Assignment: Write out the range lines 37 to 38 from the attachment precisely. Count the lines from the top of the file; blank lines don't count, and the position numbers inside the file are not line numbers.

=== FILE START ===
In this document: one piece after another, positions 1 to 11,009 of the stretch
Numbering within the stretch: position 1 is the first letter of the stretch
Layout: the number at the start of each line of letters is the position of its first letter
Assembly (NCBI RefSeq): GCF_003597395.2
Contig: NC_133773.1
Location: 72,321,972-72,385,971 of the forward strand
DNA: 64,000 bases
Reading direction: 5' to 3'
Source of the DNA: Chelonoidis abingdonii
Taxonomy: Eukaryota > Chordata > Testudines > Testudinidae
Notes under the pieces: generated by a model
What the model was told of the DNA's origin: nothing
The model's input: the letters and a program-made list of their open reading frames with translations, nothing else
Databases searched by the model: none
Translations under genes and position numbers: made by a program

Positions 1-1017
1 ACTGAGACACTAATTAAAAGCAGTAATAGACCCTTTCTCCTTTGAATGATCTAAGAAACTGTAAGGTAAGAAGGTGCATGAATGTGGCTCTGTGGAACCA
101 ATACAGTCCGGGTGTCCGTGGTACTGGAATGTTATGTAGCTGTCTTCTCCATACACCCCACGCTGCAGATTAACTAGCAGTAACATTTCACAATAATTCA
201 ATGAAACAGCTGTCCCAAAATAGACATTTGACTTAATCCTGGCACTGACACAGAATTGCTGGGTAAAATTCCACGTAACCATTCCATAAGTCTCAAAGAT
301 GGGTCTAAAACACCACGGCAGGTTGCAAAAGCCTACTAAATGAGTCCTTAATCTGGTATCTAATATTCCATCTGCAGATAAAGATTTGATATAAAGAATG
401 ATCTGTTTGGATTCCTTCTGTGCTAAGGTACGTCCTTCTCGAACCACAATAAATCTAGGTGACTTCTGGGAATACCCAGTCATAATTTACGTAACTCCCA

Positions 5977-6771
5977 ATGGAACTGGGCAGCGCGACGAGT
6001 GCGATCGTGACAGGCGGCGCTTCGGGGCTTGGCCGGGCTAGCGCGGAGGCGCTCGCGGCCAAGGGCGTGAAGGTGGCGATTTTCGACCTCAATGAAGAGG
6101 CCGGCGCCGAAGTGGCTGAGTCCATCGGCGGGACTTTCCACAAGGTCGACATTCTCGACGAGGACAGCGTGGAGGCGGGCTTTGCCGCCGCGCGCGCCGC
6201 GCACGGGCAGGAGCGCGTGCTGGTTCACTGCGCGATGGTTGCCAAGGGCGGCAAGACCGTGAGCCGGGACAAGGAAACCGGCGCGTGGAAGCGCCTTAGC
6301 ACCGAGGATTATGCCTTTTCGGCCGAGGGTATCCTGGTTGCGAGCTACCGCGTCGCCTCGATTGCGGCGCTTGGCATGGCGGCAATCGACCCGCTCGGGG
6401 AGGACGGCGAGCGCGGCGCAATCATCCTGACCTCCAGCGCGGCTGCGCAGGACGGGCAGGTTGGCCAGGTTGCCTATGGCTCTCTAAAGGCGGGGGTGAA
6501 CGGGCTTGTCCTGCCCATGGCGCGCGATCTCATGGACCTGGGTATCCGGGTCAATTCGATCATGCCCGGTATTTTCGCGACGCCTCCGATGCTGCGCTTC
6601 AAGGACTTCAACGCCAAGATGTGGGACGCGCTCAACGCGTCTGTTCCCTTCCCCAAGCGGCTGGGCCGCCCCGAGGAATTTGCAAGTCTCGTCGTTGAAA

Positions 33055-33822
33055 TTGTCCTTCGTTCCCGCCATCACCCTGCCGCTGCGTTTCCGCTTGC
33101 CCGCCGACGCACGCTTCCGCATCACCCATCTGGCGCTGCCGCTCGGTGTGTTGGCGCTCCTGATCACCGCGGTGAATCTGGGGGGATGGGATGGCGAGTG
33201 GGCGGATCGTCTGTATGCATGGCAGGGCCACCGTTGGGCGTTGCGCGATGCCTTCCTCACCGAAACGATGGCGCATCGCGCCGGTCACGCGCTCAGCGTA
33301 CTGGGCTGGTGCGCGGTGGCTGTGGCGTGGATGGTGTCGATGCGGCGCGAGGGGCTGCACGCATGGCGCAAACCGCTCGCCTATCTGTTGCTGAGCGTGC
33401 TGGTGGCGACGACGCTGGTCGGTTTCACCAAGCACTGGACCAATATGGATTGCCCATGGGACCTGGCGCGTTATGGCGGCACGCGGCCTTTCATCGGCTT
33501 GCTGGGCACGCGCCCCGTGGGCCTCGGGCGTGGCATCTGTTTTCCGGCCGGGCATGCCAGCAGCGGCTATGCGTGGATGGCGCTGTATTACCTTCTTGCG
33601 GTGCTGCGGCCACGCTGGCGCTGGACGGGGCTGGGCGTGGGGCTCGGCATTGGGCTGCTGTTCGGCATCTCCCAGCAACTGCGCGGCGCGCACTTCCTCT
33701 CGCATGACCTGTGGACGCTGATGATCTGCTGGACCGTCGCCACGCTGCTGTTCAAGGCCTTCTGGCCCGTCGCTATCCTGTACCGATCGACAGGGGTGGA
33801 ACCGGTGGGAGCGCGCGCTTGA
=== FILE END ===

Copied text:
33501 GCTGGGCACGCGCCCCGTGGGCCTCGGGCGTGGCATCTGTTTTCCGGCCGGGCATGCCAGCAGCGGCTATGCGTGGATGGCGCTGTATTACCTTCTTGCG
33601 GTGCTGCGGCCACGCTGGCGCTGGACGGGGCTGGGCGTGGGGCTCGGCATTGGGCTGCTGTTCGGCATCTCCCAGCAACTGCGCGGCGCGCACTTCCTCT